Technology applied to the business sector is growing, accelerating in speed and complexity, but if there's a hot topic in the analytics scene, it is undoubtedly predictive analytics, so we are going to review what it is and what its practical applications are.
Before BI (Business Intelligence), data analysis was known as decision support. It consisted of a descriptive analysis of the situation based on historical data normally stored in a structured way in monolithic systems using OLAP (Online Analytical Processing) techniques. In this first stage, we can traditionally answer manually what has happened. By condensing structured data to be understood by people through visualizations, we can refer to any past event that we have recorded.
The next step on the path to truly becoming a data-driven company is through predictive and cognitive analytics. It is the difference between having a reactive attitude, in which it is often too late to act, and moving to a proactive way of working, anticipating events, trends, and the market.
Predictive analysis is an umbrella term to refer to the set of processes that involve applying different computational techniques in order to make predictions about the future based on past data. The variety of techniques used include data mining, modeling, pattern recognition, graph analytics, to mention some of them.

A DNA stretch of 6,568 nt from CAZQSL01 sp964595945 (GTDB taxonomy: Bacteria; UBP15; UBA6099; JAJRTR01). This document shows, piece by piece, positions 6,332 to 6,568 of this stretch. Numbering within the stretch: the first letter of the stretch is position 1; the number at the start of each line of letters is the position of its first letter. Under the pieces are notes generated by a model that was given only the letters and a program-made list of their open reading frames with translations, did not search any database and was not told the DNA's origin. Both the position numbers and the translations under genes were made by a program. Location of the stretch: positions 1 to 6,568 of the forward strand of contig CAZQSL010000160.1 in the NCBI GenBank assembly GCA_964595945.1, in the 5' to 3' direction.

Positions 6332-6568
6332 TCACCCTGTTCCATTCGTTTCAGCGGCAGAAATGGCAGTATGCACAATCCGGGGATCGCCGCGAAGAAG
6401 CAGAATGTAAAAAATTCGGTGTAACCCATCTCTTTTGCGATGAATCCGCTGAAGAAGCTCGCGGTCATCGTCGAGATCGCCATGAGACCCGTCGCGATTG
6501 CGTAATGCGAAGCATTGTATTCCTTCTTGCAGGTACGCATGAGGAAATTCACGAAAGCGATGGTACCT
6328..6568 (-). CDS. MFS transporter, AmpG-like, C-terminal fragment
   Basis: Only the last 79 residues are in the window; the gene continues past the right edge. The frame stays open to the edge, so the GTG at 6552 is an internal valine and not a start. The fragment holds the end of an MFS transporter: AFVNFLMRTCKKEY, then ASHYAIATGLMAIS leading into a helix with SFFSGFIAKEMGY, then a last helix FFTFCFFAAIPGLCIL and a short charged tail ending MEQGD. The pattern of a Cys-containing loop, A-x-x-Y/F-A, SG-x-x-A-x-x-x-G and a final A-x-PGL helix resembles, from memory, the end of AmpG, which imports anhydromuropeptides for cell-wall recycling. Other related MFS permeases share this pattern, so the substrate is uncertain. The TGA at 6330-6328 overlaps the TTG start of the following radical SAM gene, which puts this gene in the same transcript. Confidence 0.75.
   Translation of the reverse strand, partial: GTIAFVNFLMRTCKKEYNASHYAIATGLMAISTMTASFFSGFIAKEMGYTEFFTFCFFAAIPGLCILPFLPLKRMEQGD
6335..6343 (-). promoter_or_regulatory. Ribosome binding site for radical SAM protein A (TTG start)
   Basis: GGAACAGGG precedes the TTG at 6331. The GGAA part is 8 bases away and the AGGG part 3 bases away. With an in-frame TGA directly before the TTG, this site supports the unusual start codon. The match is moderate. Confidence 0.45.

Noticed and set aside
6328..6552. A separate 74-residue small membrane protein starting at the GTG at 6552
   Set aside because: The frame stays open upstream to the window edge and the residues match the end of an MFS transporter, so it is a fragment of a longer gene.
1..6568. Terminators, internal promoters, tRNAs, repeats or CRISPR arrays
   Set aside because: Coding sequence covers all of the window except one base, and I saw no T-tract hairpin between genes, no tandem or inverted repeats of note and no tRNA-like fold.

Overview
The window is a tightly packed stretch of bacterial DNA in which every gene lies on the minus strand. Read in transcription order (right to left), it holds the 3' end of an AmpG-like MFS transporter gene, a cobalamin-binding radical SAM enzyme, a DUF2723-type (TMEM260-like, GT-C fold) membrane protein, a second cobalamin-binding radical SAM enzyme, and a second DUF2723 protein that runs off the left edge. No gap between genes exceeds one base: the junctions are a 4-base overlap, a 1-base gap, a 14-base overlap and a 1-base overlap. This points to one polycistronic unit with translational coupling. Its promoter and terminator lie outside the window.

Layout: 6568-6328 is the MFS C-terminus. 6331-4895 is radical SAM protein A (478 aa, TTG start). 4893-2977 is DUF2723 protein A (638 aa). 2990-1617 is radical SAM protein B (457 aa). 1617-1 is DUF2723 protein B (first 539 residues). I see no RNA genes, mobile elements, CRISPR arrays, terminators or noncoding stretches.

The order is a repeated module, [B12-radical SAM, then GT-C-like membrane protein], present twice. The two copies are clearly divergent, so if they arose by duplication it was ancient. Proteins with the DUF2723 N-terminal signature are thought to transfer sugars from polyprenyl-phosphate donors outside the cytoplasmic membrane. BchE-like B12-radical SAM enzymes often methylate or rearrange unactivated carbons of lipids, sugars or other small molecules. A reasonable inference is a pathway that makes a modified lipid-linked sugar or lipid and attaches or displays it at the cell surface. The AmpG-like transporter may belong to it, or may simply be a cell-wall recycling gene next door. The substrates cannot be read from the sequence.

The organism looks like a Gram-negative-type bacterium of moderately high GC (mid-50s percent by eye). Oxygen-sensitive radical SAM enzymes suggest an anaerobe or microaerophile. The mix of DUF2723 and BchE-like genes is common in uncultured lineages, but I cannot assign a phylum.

Predictive models apply known results in order to train the model to predict values, with different or completely new data, in a repetitive process. The modeling provides the results in the form of predictions represented by the degree of probability of the target variable based on the significance estimated from a set of input variables. The target variable can be sales, a person's face, the coordinates of an oil field, or anything else we can think of.
There really is no limitation in the uses of applying predictive analytics, they will depend on what we want to obtain. They are widely applied in almost any sector, not only in business, whether to detect business opportunities, detect and reduce fraud, customer retention, predict system failures but also in other fields in which we all benefit, such as detecting cancer in patients, the evolution of epidemics, cost savings in public organizations, speech recognition, the list is endless. We can, however, classify the types of predictive analysis and the most appropriate techniques to achieve the objectives.